Less than a decade ago, Adam Wiles was working the aisles of a Scottish grocery chain. Living out of his parents’ house without a college degree, he had all but given up on his dreams of making it as a musician, consigning himself to stock food items on store shelves for the rest of his life.
Looking back on that bleak outlook today, the man who’s remade himself as Calvin Harris emits a nervous chuckle as he fidgets with the permanent black ink on his right forearm that reads, “Enter With Boldness.”
That’s become the mantra of Calvin Harris, who pulled in an estimated $46 million over the past 12 months to make him the highest-earning DJ in the world. With neck scruff and a thick Scottish accent, the 29-year-old songwriter and producer is the face of the electronic music revolution that has long simmered in Europe and finally made its way to America.
“The rise of dance music has been astronomical in the last three years and I happened to be in the right place at the right time,” he says, reclining in a posh lounge at Las Vegas’ Hakkasan nightclub just before his scheduled set at the 2013 Electric Daisy Carnival. “I made that decision completely by accident.”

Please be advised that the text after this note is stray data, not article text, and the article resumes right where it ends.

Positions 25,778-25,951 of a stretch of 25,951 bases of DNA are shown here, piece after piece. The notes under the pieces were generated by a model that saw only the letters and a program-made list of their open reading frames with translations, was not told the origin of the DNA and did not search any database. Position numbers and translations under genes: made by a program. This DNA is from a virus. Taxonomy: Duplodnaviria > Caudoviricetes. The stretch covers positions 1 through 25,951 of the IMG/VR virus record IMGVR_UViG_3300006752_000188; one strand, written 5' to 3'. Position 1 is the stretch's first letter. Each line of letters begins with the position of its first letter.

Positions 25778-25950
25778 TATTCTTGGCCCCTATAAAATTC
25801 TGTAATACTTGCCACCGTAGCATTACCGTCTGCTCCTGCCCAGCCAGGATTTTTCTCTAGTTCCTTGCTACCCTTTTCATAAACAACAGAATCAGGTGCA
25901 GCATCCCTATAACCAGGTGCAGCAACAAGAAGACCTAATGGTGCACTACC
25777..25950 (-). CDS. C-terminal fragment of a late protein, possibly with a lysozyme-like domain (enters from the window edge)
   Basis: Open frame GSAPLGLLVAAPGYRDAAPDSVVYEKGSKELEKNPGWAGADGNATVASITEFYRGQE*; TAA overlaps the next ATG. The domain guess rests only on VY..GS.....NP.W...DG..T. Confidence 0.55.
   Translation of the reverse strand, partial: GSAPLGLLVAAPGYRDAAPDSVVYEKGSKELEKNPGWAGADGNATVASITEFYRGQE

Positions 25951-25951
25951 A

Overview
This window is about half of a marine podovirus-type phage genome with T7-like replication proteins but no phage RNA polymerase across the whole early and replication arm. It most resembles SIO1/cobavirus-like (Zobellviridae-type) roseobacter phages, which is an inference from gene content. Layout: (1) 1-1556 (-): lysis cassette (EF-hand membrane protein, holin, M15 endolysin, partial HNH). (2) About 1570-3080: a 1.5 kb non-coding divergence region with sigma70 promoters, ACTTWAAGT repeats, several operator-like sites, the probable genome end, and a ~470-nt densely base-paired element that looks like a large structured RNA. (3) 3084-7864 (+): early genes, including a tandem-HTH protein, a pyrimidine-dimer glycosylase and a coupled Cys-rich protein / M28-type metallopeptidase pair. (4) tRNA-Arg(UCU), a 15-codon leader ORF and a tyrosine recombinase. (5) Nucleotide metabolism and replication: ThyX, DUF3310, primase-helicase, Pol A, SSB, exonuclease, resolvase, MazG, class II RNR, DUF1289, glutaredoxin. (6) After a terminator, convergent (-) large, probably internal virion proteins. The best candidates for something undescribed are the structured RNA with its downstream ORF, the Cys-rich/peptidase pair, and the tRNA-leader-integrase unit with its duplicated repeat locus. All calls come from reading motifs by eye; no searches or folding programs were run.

Accident or not, Harris has latched on to his chance, combining sheer songwriting talent with a marketing strategy that’s dovetailed nicely with the growth of the now $4.5 billion dance music industry. In just the past year, he’s become a massive draw in places like Las Vegas and Miami according to club managers and, with more than 150 performances under his belt in the year period prior to June, he’s added a workman-like attitude that has kept the high-paying gigs flowing.
At more than $45 million, Harris–who didn’t even make FORBES’ inaugural list of the world’s top-earning DJs last year–had a bigger 12-month take than the likes of Jay Z, Katy Perry and frequent collaborator Rihanna. Like many of the world’s top-earning electronic acts, the Scot earns the bulk of his money from his life on the road, where fees in high-end markets like Vegas could hit $300,000 for a single night’s work.
Harris is able to command that much, says one Las Vegas executive, because of the crowd he attracts to clubs. With a DJ style that blends in stronger pop music elements than counterparts like Deadmau5 or Steve Angello, he’s able to cater to both general admission crowd members and higher-spending bottle-service guests, who can spend tens of thousands of dollars for a table and a few bottles of champagne. Harris says he enjoys Vegas because of its pop expectations.
“It’s kind of in that respect challenging as well, because it’s like, if you play too much hardcore club music people aren’t going to like it because it’s a lot of casual club-goers,” he explains. “They’re not all electro EDM-heads.”